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I am interested in understanding when the stock market can influence real growth and the opposite, when real growth can influence the stock market. In other words, in which way causation is more likely to work?

In particular if stock market is growing, will GDP increase or will decrease?

After studying the Blanchard model, I found out that both ways are possible, in fact in its model there are two cases, good news and bad news, but it was never explained in my studies why in one particular market we are in the first case or in the second.

I only know that the answer depends somehow on market efficiency and if the country is still developing or not.

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closed as too broad by EnergyNumbers, Corone, skv, nicael, jayk Nov 19 '14 at 14:36

Please edit the question to limit it to a specific problem with enough detail to identify an adequate answer. Avoid asking multiple distinct questions at once. See the How to Ask page for help clarifying this question. If this question can be reworded to fit the rules in the help center, please edit the question.

  • $\begingroup$ I highly doubt you could give a sound argument for causation. As with most (social) sciences, one is pretty much limited to correlations. There are plenty of studies, however, that indicate and incredibly weak correlation between the two. $\endgroup$ – daOnlyBG Nov 19 '14 at 9:20
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    $\begingroup$ I'm not sure how this question is more broad than some of the other questions already out there. More comments could be helpful. If anything, I'd like to know where to go to find out more about this topic. $\endgroup$ – jmbejara Nov 19 '14 at 15:24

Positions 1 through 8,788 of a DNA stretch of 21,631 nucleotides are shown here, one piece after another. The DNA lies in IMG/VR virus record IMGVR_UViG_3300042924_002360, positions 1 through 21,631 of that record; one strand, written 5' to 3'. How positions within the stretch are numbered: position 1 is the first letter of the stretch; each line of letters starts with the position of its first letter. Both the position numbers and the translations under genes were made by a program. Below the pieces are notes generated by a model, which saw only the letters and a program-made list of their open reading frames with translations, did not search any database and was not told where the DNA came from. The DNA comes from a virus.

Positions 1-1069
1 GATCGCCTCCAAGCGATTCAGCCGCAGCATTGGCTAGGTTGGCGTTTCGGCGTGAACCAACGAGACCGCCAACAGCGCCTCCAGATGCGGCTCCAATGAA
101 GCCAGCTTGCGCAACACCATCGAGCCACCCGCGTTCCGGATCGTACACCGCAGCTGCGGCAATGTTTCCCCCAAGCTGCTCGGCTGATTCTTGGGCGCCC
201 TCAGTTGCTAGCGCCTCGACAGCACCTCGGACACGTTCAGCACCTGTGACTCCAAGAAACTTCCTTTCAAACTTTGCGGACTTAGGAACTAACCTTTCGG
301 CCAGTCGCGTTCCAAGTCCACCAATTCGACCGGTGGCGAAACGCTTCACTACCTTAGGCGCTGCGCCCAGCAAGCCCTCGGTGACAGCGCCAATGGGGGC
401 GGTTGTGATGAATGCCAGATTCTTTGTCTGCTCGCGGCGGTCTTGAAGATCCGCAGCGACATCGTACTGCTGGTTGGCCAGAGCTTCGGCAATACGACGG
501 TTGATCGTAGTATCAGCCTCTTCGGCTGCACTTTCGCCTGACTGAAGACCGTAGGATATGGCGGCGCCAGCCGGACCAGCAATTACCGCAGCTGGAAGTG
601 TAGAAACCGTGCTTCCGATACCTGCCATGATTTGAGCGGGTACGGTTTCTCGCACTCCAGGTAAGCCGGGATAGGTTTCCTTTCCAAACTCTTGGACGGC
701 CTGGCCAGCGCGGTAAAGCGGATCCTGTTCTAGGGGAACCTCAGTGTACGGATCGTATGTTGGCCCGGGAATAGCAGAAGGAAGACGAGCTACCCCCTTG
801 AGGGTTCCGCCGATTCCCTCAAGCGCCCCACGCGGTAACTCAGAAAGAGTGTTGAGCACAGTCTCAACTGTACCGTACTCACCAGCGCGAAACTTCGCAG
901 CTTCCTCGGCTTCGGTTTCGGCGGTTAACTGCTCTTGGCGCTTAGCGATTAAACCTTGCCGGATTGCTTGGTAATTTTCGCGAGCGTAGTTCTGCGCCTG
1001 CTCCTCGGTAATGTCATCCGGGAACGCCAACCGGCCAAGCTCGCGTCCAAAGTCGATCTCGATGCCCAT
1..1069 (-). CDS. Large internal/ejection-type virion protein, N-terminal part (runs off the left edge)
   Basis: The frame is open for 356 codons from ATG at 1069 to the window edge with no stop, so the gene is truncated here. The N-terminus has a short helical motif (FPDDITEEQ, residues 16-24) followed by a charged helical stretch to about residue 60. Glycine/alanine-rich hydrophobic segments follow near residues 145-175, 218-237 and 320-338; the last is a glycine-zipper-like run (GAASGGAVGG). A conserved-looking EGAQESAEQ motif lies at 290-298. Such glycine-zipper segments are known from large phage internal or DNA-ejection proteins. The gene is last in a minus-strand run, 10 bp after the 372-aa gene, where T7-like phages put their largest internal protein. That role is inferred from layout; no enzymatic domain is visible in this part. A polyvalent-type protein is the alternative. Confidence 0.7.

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    $\begingroup$ Well, as Paul Samuelson famously put it: "The stock market has predicted 9 out of the last 5 recessions!" $\endgroup$ – Steve S Nov 20 '14 at 9:42
  • $\begingroup$ Stock market affects real growth via wealth affect and via the route of cost of financing that is the interest rate. It is cyclic. A growing stock market will boost GDP as wealth of consumers increase and a growth in GDP will make the stock market grow. But of course, the growth comes with the cost of inflation which should be kept at optimum levels. And this gives rise to intervention which may break this cycle. $\endgroup$ – Sub-Optimal Nov 29 '15 at 1:00

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